Health Insurance Medicare Levy

Find out about the Medicare Levy, Medicare Levy Surcharge and how much you may have to pay for both with Savvy. 

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, updated on July 11th, 2023       

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Australia’s Medicare health system is considered one of the best in the world, with the Commonwealth Fund ranking us third overall among 11 similar countries. The system is partially paid for by Australians through the Medicare Levy (and Medicare Levy Surcharge), which is a percentage tax on your income which helps to fund public health care.  

Find out how much you may need to pay for the Medicare Levy, whether you need to pay the Medicare Levy Surcharge, if you qualify for an exemption and what other charges are involved if you don’t have private health insurance right here with Savvy in our helpful guide.

What is the Medicare Levy and how much is it?

The Medicare Levy is a compulsory tax you pay each year on top of your standard income tax, which assists to fund Australia’s public health system. If you’re employed, your employer may take out an amount each payday to cover the Levy. However, if you’re self-employed, you’re responsible for paying the Levy in the same way you pay income tax. The ATO automatically calculates how much you’re due to pay when you submit your tax return. However, if you wish to find out how much this might be in advance of submitting your tax return, you can use a Rebate Calculator to find out. 

The Medicare Levy is set at a standard 2% of your taxable income. For example, if you earn $75,000 p.a., you are required to pay $75,000 x 0.02, which equals $1,500. Therefore, the higher your taxable income, the more you’ll pay for the Medicare Levy.

What is the Medicare Levy Surcharge?

The Medicare Levy Surcharge (MLS) is an additional amount you’re required to pay in addition to the Medicare Levy to contribute towards Australia’s health system if you don't hold a private health insurance hospital cover policy. It only applies to singles who earn over $90,000 each year and families who earn above $180,000. The amount of the surcharge is dependent on your income and increases from 1% to 1.5% of taxable income as your annual earnings increase.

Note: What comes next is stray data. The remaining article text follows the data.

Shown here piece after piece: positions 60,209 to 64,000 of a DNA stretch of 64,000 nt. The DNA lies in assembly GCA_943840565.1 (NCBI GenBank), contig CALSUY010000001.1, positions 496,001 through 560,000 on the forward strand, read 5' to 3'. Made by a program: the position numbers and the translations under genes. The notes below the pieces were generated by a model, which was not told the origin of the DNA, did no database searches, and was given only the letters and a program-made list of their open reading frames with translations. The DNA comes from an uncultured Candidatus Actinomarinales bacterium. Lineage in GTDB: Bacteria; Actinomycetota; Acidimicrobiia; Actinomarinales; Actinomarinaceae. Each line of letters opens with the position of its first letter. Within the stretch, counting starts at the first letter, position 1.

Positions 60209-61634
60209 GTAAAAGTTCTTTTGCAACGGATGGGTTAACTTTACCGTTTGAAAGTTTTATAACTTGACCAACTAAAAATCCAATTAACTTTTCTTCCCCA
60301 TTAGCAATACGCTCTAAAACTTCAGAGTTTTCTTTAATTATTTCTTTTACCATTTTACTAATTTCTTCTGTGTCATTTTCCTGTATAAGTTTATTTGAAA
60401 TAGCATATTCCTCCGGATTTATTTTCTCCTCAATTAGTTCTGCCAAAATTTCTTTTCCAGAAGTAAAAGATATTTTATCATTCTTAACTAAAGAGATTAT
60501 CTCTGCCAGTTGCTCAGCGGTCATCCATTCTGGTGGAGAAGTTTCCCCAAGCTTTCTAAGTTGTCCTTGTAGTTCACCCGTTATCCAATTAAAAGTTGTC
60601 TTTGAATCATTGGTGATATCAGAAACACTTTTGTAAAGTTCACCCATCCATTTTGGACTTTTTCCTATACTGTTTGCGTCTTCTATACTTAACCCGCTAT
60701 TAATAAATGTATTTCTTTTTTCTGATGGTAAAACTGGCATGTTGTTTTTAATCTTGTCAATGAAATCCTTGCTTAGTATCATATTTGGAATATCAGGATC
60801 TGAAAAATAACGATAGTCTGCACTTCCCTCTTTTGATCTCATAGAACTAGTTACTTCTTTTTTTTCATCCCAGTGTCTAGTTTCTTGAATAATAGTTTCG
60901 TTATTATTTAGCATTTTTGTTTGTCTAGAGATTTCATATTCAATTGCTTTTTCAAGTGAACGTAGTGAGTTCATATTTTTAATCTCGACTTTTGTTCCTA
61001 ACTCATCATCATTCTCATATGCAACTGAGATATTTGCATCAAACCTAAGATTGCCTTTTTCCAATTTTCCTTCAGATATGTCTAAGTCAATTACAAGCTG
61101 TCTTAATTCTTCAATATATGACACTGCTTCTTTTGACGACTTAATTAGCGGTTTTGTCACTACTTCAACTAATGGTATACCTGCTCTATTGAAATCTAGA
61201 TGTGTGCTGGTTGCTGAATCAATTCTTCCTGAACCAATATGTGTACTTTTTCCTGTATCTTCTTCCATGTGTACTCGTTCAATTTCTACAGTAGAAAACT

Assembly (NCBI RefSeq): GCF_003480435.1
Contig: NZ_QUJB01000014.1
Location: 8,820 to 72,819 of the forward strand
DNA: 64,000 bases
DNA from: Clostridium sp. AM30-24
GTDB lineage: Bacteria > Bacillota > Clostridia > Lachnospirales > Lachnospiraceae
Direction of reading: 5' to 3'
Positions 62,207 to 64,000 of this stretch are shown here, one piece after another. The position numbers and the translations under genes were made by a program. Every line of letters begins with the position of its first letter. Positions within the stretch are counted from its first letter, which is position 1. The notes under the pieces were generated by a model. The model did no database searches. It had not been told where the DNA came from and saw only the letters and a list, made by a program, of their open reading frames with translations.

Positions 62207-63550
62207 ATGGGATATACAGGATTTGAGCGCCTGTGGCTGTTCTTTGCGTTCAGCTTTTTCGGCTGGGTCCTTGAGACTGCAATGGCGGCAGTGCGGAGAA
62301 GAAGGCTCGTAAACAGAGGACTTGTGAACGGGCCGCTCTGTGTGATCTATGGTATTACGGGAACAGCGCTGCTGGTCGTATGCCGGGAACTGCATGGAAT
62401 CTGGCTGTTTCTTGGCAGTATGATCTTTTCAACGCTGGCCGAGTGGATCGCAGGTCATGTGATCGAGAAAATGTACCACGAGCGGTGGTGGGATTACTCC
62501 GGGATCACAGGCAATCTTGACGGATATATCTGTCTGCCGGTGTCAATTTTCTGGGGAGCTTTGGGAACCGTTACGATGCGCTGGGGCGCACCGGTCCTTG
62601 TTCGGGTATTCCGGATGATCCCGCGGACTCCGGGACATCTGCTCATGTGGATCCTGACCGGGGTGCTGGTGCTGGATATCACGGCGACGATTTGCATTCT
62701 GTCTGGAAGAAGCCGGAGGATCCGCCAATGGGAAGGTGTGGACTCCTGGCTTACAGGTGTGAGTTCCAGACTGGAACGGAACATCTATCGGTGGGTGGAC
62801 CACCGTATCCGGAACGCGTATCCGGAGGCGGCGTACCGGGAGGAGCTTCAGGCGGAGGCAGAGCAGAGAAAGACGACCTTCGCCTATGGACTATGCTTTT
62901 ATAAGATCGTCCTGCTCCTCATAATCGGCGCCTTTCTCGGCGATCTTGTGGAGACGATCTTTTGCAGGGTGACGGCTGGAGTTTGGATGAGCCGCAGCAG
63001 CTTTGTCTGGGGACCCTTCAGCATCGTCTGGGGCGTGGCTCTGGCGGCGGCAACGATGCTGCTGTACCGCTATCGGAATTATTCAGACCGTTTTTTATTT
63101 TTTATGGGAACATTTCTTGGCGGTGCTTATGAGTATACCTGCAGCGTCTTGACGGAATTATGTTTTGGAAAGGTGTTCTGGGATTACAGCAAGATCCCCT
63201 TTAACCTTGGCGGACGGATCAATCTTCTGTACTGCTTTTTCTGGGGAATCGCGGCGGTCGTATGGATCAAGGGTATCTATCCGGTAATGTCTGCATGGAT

How much you’ll have to pay in relation to your income is as follows:*

Base tier taxable income Tier 1 income Tier 2 income Tier 3 income
Single threshold
Up to $93,000
$93,001 to $108,000
$108,001 to $144,000
$144,001 or more
Family threshold
Up to $186,000
$186,001 to $216,000
$216,001 to $288,000
$288,001 or more
Medicare Levy surcharge rate

*Thresholds and amounts correct as of the 2023-24 financial year, but you should check with the ATO, as changes may occur. The family threshold increases by $1,500 for each dependent child after the first. 

Are there any Medicare Levy exemptions or reductions?

Most Australians have to pay the Medicare Levy; it is a compulsory payment. However, there are some reductions and exemptions to paying the Medicare Levy. These are largely designed to assist low-income earners. 

Medicare Levy reductions 

The reductions you may be entitled to as a result of a low income are as follows:* 

  • If your taxable income is equal to or less than $23,365 p.a. as a single person, you do not have to pay the Medicare Levy 
  • If you are a senior or pensioner (entitled to receive the seniors and pensioners tax offset, SAPTO) and your income is $36,925 p.a. or less, you do not have to pay the Medicare Levy 
  • If you’re a single earning between $23,365 p.a. and $29,207 p.a., the amount of Medicare Levy you will have to pay is reduced 
  • Seniors and pensioners entitled to SAPTO earning between $36,925 p.a. and $46,157 p.a. will also pay a reduced amount of Medicare Levy 
  • If you’re a single parent, you may also be entitled to a reduction based on your family's taxable income and the number of children or dependents under your care